Regional England : The Three D’s

Derbyshire, Durham & Dorset

Derbyshire is a hugely diverse county. Its cities and towns co-exist with spectacular scenery, while industry and leisure work hand in hand to ensure the protection of the countryside.

The main city is Derby. Although steeped in history, it is one of Britain’s youngest cities, being awarded its Charter by Her Majesty the Queen in 1977.

Derby has a unique mixture of arts, tourism and cultural venues.

The Arboretum in Derby was Britain’s first public park, opened in 1840. Elvaston Castle Country Park, opened in 1970, was also the first of it’s kind.

Derbyshire can also claim three-quarters of the 500 square mile Peak National Park, the first national park to be set up in Britain, which lies at the southern end of the Pennines.

Around the city, old market towns thrive. Bakewell, home of the renowned Bakewell pudding, dates back to Saxon times.

Buxton, the Bath (Somerset) of the north. It’s warm springs were appreciated by the Romans who called it Aquae Arnmetiae. Much later Elizabethan courtiers made the hazardous journey to bathe and drink the local water.

County Durham is a ceremonial county and unitary district in north east England. The largest settlement in the county is the town of Darlington. It’s heritage is a mixture of mining and farming and later had a heavy railway industry, based around Darlington, Shildon and Stockton in the south-east.

The ceremonial county borders Tyne and Wear, North Yorkshire and Northumberland, a part of the North East England region. The county town of Durham is to the south west of Sunderland and claims to be built upon the symbolic seven hills. High above the Wear, the cathedral dominates the skyline.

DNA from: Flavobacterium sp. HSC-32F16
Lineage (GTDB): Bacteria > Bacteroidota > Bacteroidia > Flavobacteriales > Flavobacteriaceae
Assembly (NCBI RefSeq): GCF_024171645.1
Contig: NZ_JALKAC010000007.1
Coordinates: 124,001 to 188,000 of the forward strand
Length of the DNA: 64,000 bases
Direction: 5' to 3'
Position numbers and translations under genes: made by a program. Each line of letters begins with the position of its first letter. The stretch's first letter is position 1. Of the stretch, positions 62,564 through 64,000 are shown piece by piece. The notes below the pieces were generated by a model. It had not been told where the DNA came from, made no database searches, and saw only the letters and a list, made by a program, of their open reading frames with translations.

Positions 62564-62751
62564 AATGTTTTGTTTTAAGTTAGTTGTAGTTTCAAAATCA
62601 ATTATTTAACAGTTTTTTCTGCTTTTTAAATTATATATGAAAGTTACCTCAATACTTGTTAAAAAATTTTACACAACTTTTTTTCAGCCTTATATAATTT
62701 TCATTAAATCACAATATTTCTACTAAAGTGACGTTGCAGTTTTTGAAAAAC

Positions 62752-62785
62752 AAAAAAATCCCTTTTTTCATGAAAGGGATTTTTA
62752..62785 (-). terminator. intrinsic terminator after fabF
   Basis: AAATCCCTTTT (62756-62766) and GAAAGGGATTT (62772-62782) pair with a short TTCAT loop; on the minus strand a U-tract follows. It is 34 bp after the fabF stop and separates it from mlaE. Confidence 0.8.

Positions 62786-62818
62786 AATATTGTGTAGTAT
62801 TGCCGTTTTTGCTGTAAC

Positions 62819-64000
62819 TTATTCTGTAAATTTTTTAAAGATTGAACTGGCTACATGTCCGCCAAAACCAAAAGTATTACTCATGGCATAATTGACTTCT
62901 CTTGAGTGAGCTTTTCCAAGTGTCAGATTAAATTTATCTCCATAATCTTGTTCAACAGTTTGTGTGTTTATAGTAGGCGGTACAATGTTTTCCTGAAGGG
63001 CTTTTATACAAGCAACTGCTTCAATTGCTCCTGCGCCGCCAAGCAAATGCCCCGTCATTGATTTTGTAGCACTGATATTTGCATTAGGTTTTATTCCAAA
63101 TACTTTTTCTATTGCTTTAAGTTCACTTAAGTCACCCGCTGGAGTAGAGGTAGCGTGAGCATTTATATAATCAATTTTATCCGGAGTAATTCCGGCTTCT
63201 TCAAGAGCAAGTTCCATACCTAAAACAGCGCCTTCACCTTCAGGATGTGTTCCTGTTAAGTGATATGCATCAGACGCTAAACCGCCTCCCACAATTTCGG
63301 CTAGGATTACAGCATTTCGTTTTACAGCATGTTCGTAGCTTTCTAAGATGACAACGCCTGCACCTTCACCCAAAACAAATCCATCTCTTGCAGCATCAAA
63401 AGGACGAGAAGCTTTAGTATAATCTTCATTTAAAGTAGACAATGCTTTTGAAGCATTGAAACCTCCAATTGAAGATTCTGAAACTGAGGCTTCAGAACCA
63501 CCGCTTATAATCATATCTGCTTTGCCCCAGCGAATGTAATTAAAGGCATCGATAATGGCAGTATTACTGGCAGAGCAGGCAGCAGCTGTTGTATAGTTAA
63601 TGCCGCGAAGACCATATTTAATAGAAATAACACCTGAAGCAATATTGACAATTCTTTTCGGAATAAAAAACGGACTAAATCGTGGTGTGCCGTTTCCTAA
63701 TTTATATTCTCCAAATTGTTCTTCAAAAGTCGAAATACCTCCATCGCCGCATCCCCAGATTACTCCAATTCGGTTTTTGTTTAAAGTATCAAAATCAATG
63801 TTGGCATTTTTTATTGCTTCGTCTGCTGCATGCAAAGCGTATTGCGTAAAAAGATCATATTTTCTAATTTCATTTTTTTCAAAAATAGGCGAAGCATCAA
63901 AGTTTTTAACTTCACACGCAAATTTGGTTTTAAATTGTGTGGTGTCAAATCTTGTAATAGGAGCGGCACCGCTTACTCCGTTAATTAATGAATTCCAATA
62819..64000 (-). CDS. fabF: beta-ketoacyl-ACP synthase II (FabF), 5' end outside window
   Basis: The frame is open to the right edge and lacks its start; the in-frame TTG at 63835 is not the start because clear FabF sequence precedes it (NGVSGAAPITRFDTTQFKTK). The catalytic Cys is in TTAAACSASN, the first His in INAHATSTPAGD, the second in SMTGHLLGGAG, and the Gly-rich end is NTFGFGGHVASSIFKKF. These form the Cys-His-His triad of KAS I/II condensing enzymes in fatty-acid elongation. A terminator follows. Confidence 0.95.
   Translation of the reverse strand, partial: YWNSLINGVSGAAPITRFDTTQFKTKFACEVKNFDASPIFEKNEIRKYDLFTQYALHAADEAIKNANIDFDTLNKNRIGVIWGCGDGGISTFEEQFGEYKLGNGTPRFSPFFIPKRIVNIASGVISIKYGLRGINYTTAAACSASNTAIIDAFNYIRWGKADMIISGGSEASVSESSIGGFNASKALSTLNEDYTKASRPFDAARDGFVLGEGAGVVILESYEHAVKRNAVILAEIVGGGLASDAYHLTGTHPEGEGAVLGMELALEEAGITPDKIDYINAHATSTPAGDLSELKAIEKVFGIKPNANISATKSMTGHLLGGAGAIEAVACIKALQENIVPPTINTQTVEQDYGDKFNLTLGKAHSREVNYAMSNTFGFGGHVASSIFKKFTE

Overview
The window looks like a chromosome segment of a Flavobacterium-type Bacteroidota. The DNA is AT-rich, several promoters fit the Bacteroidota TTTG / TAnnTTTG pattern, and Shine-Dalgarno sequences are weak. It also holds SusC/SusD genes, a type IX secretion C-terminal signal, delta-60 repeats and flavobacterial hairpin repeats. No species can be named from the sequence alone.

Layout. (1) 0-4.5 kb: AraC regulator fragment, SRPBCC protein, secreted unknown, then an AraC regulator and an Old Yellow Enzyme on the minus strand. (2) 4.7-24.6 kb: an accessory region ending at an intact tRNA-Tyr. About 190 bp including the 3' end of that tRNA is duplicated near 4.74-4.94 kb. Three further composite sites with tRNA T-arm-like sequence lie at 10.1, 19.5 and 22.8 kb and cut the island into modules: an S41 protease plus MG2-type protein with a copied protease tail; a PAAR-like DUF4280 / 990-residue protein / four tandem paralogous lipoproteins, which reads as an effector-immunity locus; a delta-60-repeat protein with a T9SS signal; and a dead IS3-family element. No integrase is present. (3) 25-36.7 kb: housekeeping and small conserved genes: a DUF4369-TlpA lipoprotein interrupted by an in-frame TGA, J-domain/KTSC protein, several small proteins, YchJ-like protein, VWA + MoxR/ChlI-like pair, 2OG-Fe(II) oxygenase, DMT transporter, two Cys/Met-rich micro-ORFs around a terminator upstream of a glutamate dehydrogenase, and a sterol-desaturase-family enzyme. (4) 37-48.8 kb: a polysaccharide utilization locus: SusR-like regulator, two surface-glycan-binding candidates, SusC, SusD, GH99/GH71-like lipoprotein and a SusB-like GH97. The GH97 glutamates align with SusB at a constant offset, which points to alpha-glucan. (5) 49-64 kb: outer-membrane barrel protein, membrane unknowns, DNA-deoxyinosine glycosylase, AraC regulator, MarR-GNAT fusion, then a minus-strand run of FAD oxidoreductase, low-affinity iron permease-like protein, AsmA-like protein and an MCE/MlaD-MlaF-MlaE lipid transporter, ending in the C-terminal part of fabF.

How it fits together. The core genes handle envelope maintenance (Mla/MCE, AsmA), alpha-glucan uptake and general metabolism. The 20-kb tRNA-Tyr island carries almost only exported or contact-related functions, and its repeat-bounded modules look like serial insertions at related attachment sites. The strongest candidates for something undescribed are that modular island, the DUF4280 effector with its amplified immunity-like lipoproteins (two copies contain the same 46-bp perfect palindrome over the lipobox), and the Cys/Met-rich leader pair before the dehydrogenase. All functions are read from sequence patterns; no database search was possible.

The steep riverbanks are densely wooded, adding to the picturesque beauty. The River Wear flows north through the city which encloses the centre on three sides to form Durham’s peninsula.

At the base of the peninsula is the Market Place, which still hosts regular markets. From the Market Place, The Bailey leads south past Palace Green.

The Bailey is almost entirely owned and occupied by the university and the cathedral. Many of the inner city areas are now inhabited by students living in shared houses.

Dorset(shire), is a county in South West England. The county town is Dorchester in the south. The county has a long history of human settlement and some notable archaeology, including the hill forts of Maiden Castle and Hod Hill.

A large defensive ditch, Bokerley Dyke, delayed the Saxon conquest of Dorset for up to 150 years. In 1348 the black death came ashore at Melcombe Regis and subsequently spread throughout England, killing a third of the population.

The first trade union was formed by farm labourers from Tolpuddle in 1834.

The Duke of Monmouth and his rebels landed at Lyme Regis, during the English Civil War (1642–1651) and angry yokels fought with Cromwell’s forces near Shaftesbury, and The naval base at Portland has had a pivotal role in the nation’s defence for many years.

Dorset is largely rural with many small villages, few large towns and no cities.

The only major urban area is the South East Dorset conurbation, consisting of the seaside resort of Bournemouth, the historic port and borough of Poole and the towns of Christchurch and Ferndown. Poole, the second largest settlement contains the suburb of Sandbanks which has some of the highest land values by area in the world.

The other two major settlements in the county are Dorchester, which has been the county town since at least 1305 and Weymouth, a major seaside resort since the 18th century. Blandford Forum, Sherborne, Gillingham, Shaftesbury and Sturminster Newton are historic market towns which serve the farms and villages of the Blackmore Vale in north Dorset. The historic Saxon market towns of Wareham and Wimborne Minster are located to the east while Lyme Regis and Swanage are small coastal towns.

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